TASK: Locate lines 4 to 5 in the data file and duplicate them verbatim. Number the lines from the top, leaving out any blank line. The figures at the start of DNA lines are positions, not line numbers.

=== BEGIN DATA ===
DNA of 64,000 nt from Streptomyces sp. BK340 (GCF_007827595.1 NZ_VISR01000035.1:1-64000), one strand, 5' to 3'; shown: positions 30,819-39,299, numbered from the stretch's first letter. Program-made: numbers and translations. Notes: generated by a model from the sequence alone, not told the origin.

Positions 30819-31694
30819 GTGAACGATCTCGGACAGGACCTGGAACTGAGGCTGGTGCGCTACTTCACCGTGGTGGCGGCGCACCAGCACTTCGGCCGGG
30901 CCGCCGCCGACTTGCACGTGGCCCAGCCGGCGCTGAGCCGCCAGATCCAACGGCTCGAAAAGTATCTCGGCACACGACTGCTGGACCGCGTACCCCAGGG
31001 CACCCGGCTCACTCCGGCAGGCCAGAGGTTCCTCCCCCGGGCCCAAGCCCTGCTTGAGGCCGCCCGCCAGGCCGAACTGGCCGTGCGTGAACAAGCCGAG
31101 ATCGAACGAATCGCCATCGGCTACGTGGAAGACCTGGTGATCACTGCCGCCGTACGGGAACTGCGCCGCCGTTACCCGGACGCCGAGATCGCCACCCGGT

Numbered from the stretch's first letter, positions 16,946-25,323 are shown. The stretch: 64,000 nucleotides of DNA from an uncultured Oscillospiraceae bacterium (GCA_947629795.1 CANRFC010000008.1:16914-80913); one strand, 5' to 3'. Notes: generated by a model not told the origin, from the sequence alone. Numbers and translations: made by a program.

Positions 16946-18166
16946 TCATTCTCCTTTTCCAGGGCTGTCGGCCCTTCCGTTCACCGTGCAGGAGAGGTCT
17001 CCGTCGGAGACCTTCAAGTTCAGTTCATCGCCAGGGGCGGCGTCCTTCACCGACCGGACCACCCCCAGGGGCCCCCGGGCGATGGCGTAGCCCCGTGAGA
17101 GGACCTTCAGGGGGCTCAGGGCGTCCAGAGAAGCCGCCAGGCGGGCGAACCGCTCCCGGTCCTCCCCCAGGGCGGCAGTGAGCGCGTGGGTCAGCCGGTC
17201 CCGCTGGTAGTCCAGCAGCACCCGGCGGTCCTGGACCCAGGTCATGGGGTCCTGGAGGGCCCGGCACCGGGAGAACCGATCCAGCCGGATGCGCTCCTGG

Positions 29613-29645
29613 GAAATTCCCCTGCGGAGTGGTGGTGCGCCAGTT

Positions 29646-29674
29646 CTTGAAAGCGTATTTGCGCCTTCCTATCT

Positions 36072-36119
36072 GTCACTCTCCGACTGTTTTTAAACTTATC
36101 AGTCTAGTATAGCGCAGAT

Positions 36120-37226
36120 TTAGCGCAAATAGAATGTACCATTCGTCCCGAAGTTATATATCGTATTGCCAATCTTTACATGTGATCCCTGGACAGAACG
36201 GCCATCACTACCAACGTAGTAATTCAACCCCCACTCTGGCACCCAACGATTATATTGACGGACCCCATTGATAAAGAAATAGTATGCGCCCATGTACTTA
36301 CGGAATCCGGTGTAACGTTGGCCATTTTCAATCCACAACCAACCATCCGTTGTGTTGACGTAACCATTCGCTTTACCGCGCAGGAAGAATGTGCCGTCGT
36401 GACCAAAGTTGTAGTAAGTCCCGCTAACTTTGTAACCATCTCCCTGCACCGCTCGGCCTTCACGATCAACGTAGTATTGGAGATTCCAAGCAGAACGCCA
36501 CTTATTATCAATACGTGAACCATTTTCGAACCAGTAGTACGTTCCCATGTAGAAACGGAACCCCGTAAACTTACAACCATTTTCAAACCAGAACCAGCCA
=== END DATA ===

30901 CCGCCGCCGACTTGCACGTGGCCCAGCCGGCGCTGAGCCGCCAGATCCAACGGCTCGAAAAGTATCTCGGCACACGACTGCTGGACCGCGTACCCCAGGG
31001 CACCCGGCTCACTCCGGCAGGCCAGAGGTTCCTCCCCCGGGCCCAAGCCCTGCTTGAGGCCGCCCGCCAGGCCGAACTGGCCGTGCGTGAACAAGCCGAG